And then we have two time entries into this matter. So one, we have one hour at $350 by timekeeper PC. And then we have another entry of 25 hours at $350. If you break out your calculator, you know that that should actually be $8,750. That when this time entry initially went into the case, it was for the full $8,750. And so if you would've ran a WIP report before we did the count closeout, it would show that there's the $8,750 in WIP for this charge and then the 350 in time for this charge.
So what we're doing is we're just trying to capture the amount of time that went into the matter as the matter is being completed. Once we get to the point where the matter is being closed and we're complete, we create an invoice for the matter. Now the client's not going to get this invoice, this is just for our internal record keeping. And in that billing process, you would need to determine exactly how the $5,000 is going to be allocated by timekeeper. So in this case, I determined that I did a fantastic job, so I should get the full $350 credit for my work. That timekeeper GR that they blew their budget. And so they're the ones who should take a haircut on the collected fees.
So in the invoicing process, you can change the dollar amounts for time entries. And so that's why I did a force change the dollar amount. That note, we do keep the total hours intact. So you could use this report to... We're maintaining the actual amount of time that was used for the matter in some for future skew analysis. And so this is where we tie the actual time that went into the matter to how we're going to allocate the fees.
For some firms this could be quite the puzzle and it could lead to a good amount of tension. But thinking about it, if someone's way over budget that that would be a great conversation for the following week's management meeting that we would do these closeouts every week. Someone is way over budget. We discuss it at the next team meeting. That was it something specific to the case that we need to reconsider the sales process? Was it something that we have our skews wrong, so we're pricing this type of work incorrectly? Or do we have a new associate who needs additional training to understand how this process works?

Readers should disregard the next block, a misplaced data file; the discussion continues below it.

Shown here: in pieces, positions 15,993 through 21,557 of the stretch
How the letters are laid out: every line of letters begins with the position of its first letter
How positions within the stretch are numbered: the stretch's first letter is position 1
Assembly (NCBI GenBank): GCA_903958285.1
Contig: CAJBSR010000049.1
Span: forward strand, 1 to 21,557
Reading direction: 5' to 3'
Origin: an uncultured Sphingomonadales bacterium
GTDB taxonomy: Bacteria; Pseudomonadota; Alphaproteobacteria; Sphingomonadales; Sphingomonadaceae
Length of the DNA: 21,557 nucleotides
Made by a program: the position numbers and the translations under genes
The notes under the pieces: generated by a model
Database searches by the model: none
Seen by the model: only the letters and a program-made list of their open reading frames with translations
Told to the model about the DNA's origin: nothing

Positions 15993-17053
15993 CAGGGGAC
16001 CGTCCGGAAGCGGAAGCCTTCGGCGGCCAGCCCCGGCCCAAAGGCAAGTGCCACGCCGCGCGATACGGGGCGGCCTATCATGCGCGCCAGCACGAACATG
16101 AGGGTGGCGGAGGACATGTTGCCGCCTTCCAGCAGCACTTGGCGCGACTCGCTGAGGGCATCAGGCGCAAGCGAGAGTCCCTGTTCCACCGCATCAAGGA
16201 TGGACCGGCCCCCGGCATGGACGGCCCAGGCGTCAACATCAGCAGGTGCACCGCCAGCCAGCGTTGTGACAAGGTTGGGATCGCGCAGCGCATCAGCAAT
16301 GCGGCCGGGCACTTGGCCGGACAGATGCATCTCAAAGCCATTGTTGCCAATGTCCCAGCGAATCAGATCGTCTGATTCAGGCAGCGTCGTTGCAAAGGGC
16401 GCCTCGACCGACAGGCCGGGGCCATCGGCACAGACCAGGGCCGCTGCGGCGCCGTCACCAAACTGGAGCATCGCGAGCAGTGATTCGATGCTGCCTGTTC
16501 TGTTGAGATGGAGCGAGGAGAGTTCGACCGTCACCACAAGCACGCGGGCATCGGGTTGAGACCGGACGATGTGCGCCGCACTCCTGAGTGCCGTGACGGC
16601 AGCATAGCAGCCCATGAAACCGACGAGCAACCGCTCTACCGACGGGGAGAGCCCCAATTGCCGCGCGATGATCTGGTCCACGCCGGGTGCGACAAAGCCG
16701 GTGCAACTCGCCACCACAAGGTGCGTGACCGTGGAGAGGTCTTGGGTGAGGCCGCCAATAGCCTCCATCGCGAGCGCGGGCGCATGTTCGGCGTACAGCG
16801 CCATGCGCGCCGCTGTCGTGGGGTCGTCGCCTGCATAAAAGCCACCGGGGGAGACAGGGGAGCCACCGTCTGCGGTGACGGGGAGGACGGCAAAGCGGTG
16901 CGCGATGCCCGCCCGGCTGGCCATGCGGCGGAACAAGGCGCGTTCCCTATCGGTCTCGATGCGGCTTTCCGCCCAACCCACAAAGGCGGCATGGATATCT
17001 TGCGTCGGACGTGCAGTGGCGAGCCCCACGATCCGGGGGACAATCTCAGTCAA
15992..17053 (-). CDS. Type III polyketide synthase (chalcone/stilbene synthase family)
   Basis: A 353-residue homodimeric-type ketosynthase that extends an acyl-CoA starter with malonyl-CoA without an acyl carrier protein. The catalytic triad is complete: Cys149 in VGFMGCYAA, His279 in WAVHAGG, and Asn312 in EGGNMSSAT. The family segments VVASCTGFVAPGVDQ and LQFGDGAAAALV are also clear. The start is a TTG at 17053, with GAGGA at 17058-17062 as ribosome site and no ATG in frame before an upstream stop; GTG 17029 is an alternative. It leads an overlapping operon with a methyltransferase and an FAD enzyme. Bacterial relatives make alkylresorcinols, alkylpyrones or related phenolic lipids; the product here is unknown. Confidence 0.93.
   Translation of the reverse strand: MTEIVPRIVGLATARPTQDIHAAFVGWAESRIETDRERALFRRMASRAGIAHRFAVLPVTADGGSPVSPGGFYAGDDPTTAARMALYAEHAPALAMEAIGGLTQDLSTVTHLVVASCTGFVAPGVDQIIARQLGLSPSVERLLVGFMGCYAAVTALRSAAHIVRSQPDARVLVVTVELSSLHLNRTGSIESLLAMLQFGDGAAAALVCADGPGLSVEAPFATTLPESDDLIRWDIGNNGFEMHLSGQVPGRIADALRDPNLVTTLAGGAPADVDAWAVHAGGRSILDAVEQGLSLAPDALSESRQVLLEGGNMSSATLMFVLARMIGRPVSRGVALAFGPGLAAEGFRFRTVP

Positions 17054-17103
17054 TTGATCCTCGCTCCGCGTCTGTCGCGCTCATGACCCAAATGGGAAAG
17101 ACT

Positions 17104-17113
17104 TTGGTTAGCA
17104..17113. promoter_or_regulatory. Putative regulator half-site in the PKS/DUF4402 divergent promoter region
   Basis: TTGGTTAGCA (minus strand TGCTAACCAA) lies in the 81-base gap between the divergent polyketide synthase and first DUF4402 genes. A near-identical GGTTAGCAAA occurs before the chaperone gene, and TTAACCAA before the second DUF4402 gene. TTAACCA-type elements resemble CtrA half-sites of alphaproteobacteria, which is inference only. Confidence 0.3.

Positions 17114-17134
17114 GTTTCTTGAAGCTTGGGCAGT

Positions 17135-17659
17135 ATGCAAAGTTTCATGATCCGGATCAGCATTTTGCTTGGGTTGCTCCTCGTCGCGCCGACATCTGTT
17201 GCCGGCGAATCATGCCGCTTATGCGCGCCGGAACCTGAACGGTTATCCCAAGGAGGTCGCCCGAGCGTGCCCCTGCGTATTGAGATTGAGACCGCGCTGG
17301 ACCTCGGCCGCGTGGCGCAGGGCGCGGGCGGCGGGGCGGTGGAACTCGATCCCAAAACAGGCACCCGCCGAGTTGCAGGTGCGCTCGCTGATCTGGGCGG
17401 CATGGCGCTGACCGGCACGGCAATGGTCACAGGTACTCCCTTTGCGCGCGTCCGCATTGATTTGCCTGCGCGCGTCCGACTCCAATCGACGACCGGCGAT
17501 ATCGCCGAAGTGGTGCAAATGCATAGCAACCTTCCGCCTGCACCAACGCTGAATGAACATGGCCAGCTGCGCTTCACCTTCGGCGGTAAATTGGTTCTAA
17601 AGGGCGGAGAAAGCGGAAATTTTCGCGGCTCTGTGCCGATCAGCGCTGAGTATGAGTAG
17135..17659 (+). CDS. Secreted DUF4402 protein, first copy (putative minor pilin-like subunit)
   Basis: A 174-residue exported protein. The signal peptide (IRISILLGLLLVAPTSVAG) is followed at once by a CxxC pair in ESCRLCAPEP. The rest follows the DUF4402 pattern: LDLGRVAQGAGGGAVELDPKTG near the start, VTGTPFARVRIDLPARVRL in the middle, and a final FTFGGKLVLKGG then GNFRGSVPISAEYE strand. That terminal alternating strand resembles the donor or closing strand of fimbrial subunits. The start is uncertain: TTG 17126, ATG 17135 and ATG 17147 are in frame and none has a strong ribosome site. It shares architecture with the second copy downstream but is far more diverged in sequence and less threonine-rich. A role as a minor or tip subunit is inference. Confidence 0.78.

And so from there, that we save this. And when we create the invoice that the software automatically uses, that general retainer to pay off the invoice or balance due on the invoice is zero. So if we go back... And so here we have our history on the case that we've billed $5,000. We have 5,000 in receipts, we have zero accounts receivable and zero in trust. And so this would work in that we could run this report for multiple matters. And we could get clean monthly collections numbers that we could tie back to financial statements. And with that, it's an overview of how we see one path for getting timekeeper realization numbers for flat fee cases. Thanks.